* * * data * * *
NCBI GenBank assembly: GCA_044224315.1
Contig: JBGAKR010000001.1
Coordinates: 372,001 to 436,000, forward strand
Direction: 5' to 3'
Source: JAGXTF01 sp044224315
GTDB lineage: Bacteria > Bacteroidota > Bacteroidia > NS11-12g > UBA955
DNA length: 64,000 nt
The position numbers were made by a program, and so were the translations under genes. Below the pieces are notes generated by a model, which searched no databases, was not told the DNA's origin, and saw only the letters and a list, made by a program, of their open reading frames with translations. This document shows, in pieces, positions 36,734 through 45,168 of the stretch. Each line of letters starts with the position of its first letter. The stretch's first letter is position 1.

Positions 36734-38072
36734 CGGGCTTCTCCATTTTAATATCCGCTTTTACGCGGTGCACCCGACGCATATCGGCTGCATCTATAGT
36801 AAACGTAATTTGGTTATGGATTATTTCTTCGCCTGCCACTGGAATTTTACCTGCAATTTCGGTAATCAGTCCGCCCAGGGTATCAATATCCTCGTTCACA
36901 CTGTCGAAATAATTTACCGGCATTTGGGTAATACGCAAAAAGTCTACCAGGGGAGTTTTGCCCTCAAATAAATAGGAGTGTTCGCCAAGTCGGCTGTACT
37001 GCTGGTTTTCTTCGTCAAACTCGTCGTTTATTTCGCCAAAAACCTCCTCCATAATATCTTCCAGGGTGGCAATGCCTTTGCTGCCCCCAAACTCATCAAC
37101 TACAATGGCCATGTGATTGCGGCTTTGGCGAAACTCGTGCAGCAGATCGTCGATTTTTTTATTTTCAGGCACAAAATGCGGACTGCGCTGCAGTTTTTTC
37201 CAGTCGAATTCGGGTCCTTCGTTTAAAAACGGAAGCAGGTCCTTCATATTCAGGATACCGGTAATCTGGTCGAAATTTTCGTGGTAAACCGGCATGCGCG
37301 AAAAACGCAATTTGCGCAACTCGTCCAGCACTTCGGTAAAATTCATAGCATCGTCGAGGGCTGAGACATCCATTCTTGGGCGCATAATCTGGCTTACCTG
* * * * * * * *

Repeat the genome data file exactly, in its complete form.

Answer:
NCBI GenBank assembly: GCA_044224315.1
Contig: JBGAKR010000001.1
Coordinates: 372,001 to 436,000, forward strand
Direction: 5' to 3'
Source: JAGXTF01 sp044224315
GTDB lineage: Bacteria > Bacteroidota > Bacteroidia > NS11-12g > UBA955
DNA length: 64,000 nt
The position numbers were made by a program, and so were the translations under genes. Below the pieces are notes generated by a model, which searched no databases, was not told the DNA's origin, and saw only the letters and a list, made by a program, of their open reading frames with translations. This document shows, in pieces, positions 36,734 through 45,168 of the stretch. Each line of letters starts with the position of its first letter. The stretch's first letter is position 1.

Positions 36734-38072
36734 CGGGCTTCTCCATTTTAATATCCGCTTTTACGCGGTGCACCCGACGCATATCGGCTGCATCTATAGT
36801 AAACGTAATTTGGTTATGGATTATTTCTTCGCCTGCCACTGGAATTTTACCTGCAATTTCGGTAATCAGTCCGCCCAGGGTATCAATATCCTCGTTCACA
36901 CTGTCGAAATAATTTACCGGCATTTGGGTAATACGCAAAAAGTCTACCAGGGGAGTTTTGCCCTCAAATAAATAGGAGTGTTCGCCAAGTCGGCTGTACT
37001 GCTGGTTTTCTTCGTCAAACTCGTCGTTTATTTCGCCAAAAACCTCCTCCATAATATCTTCCAGGGTGGCAATGCCTTTGCTGCCCCCAAACTCATCAAC
37101 TACAATGGCCATGTGATTGCGGCTTTGGCGAAACTCGTGCAGCAGATCGTCGATTTTTTTATTTTCAGGCACAAAATGCGGACTGCGCTGCAGTTTTTTC
37201 CAGTCGAATTCGGGTCCTTCGTTTAAAAACGGAAGCAGGTCCTTCATATTCAGGATACCGGTAATCTGGTCGAAATTTTCGTGGTAAACCGGCATGCGCG
37301 AAAAACGCAATTTGCGCAACTCGTCCAGCACTTCGGTAAAATTCATAGCATCGTCGAGGGCTGAGACATCCATTCTTGGGCGCATAATCTGGCTTACCTG